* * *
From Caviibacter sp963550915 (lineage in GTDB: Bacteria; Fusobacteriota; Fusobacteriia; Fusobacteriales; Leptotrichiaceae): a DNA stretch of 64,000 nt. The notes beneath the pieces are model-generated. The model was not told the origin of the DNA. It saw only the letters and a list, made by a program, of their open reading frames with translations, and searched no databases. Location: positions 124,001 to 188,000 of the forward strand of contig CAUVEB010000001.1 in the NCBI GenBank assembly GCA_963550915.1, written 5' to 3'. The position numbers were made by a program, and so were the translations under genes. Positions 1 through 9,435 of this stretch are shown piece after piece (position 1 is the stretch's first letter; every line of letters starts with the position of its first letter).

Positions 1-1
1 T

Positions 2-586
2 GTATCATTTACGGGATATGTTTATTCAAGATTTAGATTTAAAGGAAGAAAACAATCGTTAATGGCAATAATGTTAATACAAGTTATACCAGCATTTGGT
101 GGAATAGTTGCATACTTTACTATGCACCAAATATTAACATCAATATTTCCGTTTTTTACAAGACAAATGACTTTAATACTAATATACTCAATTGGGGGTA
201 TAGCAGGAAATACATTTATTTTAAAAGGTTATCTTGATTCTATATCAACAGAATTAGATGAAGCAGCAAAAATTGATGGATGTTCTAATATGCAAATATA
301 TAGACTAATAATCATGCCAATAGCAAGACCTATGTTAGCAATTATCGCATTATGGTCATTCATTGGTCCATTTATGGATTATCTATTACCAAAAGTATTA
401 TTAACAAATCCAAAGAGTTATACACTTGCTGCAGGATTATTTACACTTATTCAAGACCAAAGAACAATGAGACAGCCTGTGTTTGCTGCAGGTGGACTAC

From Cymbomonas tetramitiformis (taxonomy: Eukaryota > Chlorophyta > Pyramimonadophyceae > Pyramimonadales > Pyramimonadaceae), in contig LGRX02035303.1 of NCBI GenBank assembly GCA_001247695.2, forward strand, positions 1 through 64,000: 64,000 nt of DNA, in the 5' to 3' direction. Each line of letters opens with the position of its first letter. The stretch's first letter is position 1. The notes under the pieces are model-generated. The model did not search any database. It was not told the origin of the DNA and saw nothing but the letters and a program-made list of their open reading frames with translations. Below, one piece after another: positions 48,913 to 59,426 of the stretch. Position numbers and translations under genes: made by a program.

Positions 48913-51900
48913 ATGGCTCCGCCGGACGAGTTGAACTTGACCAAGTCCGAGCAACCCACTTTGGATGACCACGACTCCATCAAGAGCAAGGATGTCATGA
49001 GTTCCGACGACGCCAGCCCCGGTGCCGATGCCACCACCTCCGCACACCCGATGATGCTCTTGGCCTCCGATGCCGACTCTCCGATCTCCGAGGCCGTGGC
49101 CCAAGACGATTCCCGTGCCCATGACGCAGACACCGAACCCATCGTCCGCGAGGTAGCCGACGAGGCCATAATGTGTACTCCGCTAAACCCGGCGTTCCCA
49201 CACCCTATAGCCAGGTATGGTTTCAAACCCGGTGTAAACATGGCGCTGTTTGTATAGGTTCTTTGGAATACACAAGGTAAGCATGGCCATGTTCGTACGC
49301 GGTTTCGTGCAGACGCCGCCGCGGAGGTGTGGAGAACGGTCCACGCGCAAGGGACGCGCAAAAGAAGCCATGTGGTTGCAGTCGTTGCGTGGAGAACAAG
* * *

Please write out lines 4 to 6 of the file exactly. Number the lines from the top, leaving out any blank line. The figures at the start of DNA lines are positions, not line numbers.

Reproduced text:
Positions 2-586
2 GTATCATTTACGGGATATGTTTATTCAAGATTTAGATTTAAAGGAAGAAAACAATCGTTAATGGCAATAATGTTAATACAAGTTATACCAGCATTTGGT
101 GGAATAGTTGCATACTTTACTATGCACCAAATATTAACATCAATATTTCCGTTTTTTACAAGACAAATGACTTTAATACTAATATACTCAATTGGGGGTA